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10 Guard dogs you don’t want to mess with.

Our canine friends have proved to be excellent pets and life companions, but as history has shown, they have been indispensable for a lot of other tasks, including police work and as soldiers. Yes, no matter how lazy or docile some dog breeds can be, some can be trained to be brave soldiers that fight for freedom and keep the peace.


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Number one, for instance, saw action in one of the worst wars in history, even managing to save a number of lives, despite being small enough to fit in a hand bag. Stay tuned to learn more about her and other as we bring you 10 of the ultimate military and police dog breeds.

The Beagle:

Let’s start things off with one dog breed that you’d think would be the least likely to be an officer of the law. Beagles are often underestimated because of their short stature and friendly disposition, but they are versatile dogs and are used in harbors, airports, and border zones to sniff out narcotics and illegal substances because of their powerful sense of smell.

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Beagles have one of the best noses among all the dog breeds. Because of their hunting past, they are fast and swift and can track scents while staying less detected. They have scent membranes which can catch a whiff of a scent more with way more accuracy than humans. Their long droopy noses also help them to trap smells and keep the odors close to their noses. Beagles are pack dogs and are very obedient to their pack leader. Because of this, they are great performers in tracking, obedience, and agility events. With the training that police K-9 units provide, beagles’ obedience can come in handy when it comes to sniffing for clues and contraband.

The Pitbull:

Pitbulls are known for their strength and ferocity which should make them perfect military dogs, right? Well, not quite. Although it’s true that they are highly trainable and have proven to be very ferocious when trained to attack, when trained this way they are highly unmanageable. So it’s very rare that K9 units employ pitbulls in their ranks. But, that doesn’t mean that they haven’t been put to military service.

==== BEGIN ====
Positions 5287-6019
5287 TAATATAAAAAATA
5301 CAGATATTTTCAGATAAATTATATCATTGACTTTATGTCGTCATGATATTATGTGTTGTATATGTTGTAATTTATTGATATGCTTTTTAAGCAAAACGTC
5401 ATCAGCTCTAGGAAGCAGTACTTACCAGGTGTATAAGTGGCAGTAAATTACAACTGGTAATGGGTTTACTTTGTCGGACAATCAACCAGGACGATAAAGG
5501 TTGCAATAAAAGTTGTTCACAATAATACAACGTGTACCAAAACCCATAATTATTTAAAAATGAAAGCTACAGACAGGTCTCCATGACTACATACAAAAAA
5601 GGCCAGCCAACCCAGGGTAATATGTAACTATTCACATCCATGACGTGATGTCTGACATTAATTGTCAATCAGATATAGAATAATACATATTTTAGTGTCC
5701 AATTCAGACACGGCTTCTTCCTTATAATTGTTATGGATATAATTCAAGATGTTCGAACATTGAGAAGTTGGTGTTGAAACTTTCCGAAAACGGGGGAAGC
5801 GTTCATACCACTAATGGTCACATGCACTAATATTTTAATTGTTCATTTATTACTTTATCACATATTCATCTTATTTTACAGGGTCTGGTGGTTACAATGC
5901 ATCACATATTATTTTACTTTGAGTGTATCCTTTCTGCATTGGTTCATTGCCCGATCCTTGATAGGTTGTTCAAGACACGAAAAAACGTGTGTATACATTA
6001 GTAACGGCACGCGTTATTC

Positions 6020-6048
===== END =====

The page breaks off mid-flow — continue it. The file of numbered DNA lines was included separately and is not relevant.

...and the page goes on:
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Meet Stubby. Probably the most famous war dog, this American Pit Bull Terrier was the only dog to be given the rank of sergeant. Stubby was found as a stray on the Yale campus in 1917, and smuggled to France during World War I by his adoptive owner, Cpl. John Robert Conroy. The dog’s heroic acts include participating in 17 battles, four offenses, and improving troop morale. He also used his keen senses to warn his unit of poison-gas attacks, incoming artillery fire, and to locate downed soldiers on the battlefield. He even used his keen sense of smell to sniff out and apprehend a German spy lurking in the trenches. Hi died of natural causes in the arms of his owner in 1926 but is still remembered today, particularly with the Stubby Award for Canine Heroism.

The Giant Schnauzer:

With their energy and intelligence, there’s no end to the jobs Giant Schnauzers can perform. Originally bred to be all-around workers, they were primarily used to drive cattle from the farm to market, for carting, and to protect the farm and family. Because of their intelligence and need to work, the Giant Schnauzer is successful in many areas, including as police dogs, military dogs, search and rescue dogs, and even as guide dogs. To them, the most important job is to protect the home and family.

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Giants are deeply loyal to their families and instinctively territorial. This isn’t one of those happy-go-lucky breeds that greets every visitor with a tail wag. Because they learn easily, though, you can train Giant Schnauzers to differentiate between welcome visitors and everyone else. And that means they can be trained to easily distinguish ally soldiers from enemy soldiers. They were so effective as military dogs they were the prime candidate for the Soviet Union when they were trying to develop the perfect military dog in the 1940s.

The Boxer:

Boxers were developed as a classic, jack-of-all-trades working dog in Europe. Bred in 19th century Germany as a cross between an English Bulldog and the now-extinct Bullenbeiser, the Boxer was used for bull baiting, cart pulling, livestock herding, hunting huge animals such as boar and bison, and, unfortunately, dog fighting. It was one of the first dogs used for military and police service.

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In WWI, the Boxer was valued as a messenger dog, pack -carrier, attack dog, and guard dog. During the war, they were trained to be medical dogs, helping doctors and the Red Cross to search for the wounded in the battlefield.


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